Editor’s note: What are among the first essential steps a newly independent state would take? Creating its own currency would be one of them and that’s what Kazakhstan did in November 1993. The national currency – the tenge – has become one of major symbols of Kazakhstan that celebrates the 30th anniversary of its independence this year. Popular Kazakh news website Zakon.kz has put together an interesting overview of how the tenge was introduced and turned into a well functioning currency.
In 1993, the Kazakh leadership advocated close economic integration of the members of the Commonwealth of Independent States and came up with an initiative to create a new ruble zone. In September 1993, a six-party agreement was reached on measures to create a ruble zone of a new level, as well as a bilateral agreement between Russia and Kazakhstan on the creation of a unified monetary system.
Even though Russia supported Kazakhstan in its desire to become an equal member of the ruble zone, during negotiations on specific conditions for the implementation of this project, it became clear that the set conditions were unacceptable for Kazakhstan.
Thus, Kazakh leadership eventually refused to participate in the ruble zone. And at the same time that Russia began to issue new banknotes, old money flooded the market of Kazakhstan, the financial system of the country found itself in a difficult situation, and the inflation rate went off the charts.
The question of the urgent introduction of its own currency arose sharply. New samples of banknotes were created. The design of the national Kazakh currency was developed within 2,5 months by a group of artists: Timur Suleimenov, Agimsaly Duzelkhanov, Khayrolla Gabzhalilov and Mendybay Alin, in complete secrecy.
On Nov. 3, 1993, Nursultan Nazarbayev issued a decree on the creation of a state commission for the introduction of the national currency, which consisted of members of the government and the chairman of the National Bank.
On Nov. 5, the Decree “On Measures to Stabilize the Monetary System” was adopted to stabilize the economic situation. Banks were banned from accepting cash in Soviet banknotes to the accounts of individuals and legal entities. They were transferred to special accounts, which were frozen until the origin of this money was verified.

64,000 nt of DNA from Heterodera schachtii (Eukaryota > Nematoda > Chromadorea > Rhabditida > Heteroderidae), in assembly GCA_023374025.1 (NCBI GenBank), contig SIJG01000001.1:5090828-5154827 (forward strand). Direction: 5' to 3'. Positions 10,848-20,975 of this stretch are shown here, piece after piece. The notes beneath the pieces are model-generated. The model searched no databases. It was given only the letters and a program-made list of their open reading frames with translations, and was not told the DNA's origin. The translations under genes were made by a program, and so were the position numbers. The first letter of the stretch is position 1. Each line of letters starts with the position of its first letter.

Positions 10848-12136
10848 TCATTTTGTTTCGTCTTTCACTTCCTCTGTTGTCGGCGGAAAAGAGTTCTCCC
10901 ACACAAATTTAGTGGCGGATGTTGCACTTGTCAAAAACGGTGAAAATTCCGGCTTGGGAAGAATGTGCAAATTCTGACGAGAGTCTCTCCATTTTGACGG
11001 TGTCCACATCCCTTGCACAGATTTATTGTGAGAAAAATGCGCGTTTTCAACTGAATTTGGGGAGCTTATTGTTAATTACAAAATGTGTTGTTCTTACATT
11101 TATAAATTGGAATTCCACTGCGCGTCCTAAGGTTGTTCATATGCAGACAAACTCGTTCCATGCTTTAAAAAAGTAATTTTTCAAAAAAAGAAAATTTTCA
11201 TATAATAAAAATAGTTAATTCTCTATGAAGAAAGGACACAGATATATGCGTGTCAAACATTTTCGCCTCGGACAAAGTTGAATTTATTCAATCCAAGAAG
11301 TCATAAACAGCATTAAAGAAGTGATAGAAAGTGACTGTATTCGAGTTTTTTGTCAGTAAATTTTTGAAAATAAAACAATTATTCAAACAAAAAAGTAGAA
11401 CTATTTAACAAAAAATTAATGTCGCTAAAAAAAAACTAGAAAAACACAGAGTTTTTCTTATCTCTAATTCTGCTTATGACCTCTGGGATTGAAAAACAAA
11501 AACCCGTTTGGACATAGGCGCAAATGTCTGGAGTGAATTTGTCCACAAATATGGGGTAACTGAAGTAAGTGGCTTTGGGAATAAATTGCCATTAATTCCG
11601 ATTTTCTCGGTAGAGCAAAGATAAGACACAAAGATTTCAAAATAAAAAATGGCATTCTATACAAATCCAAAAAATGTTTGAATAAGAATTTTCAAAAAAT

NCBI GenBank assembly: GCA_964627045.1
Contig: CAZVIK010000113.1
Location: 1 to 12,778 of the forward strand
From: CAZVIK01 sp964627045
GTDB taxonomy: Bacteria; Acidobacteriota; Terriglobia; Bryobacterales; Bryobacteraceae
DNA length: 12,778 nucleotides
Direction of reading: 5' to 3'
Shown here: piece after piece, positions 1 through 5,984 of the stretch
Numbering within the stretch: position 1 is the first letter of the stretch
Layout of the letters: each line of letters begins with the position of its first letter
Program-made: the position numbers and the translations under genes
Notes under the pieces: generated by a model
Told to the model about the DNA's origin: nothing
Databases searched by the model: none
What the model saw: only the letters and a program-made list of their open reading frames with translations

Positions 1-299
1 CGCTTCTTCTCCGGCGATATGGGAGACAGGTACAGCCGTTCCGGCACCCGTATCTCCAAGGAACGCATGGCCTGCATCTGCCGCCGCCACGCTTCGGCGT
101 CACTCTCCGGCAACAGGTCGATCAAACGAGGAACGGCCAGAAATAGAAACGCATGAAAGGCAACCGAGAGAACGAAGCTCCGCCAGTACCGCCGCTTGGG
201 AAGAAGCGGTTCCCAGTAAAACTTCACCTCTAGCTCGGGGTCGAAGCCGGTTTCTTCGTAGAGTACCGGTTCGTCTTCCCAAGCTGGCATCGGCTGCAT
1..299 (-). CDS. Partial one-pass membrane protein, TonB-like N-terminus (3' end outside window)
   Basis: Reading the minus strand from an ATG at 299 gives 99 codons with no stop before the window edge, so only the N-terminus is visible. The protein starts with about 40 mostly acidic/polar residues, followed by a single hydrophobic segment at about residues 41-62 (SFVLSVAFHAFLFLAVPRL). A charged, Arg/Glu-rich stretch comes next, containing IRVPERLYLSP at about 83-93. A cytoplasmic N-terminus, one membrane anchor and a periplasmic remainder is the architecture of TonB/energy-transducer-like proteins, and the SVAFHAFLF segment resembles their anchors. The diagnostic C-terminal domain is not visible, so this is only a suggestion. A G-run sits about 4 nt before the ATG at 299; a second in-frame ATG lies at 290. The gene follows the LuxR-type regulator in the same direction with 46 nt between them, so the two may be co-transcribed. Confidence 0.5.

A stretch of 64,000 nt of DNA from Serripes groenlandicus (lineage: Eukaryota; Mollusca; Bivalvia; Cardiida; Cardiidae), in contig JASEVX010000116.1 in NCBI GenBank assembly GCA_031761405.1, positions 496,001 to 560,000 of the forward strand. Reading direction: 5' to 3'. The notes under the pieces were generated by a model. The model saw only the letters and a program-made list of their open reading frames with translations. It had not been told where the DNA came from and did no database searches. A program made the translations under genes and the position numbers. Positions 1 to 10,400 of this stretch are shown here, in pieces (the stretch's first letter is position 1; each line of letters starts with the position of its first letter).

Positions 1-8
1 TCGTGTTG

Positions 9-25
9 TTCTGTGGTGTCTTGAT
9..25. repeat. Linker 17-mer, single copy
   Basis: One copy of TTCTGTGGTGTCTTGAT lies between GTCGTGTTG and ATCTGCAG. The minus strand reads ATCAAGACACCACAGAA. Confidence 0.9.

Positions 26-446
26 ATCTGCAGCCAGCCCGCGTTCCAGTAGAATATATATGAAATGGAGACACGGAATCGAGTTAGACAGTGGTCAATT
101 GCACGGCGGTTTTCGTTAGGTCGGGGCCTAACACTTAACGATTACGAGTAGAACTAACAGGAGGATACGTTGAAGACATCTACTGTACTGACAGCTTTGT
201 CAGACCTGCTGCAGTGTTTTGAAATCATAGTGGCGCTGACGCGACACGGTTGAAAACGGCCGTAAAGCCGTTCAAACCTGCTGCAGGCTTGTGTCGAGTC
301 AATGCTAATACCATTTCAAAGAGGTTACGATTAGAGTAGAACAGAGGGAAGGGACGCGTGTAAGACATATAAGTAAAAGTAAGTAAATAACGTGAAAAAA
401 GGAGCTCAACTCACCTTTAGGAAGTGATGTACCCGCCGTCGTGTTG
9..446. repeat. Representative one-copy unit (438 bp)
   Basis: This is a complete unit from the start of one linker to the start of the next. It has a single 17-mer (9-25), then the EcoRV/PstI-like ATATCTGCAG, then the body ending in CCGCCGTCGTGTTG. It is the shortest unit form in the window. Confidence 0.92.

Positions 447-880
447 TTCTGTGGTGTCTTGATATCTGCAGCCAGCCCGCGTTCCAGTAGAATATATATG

The first banknotes depicted significant personalities of Kazakhstan such as Abu Nasr Al-Farabi, Suyunbai Aronuly, Kurmangazy, Shokan Ualikhanov, Abai Kunanbayev, Abulkhair khan and Abylai khan.
The name for the Kazakh currency was not chosen immediately. There were several options considered such as “aksha” (money), “altyn” (gold), “som” (pure), “sum” (pure). “Tenge” is formed from the words “dengue” and “tanga”, which are the names of small Turkic coins. Chairman of the Committee of the Supreme Council of Kazakhstan Sauk Takezhanov insisted on this name.
The tenge prints were made by an engraver from Great Britain – it became the last hand engraving in the world.
The first banknotes in denominations from one to 100 tenge were printed by the London factory Harrison & Sons. Then the Queen of England awarded it with a gold badge for designating it as an export product.
To store the first batch of money, special underground warehouses were prepared. All tenge was brought to Kazakhstan by four IL-76 aircraft, which made 18 flights to London and back in a week.
In just eight days, the money was delivered to all banks in the country. Before Kazakhstan, no country has succeeded in introducing a new currency so quickly and successfully.
On Nov. 12, 1993, a joint meeting of the Cabinet of Ministers and the Presidium of the Supreme Council of Kazakhstan was held. Nazarbayev made a speech at the meeting. He reported on the progress in preparation for the introduction of the national currency and that, in accordance with the powers granted by the Constitution of Kazakhstan and the Supreme Council, he signed a decree on the introduction of the national currency of the country, the tenge, into circulation from 8 a.m. on Nov. 15, 1993.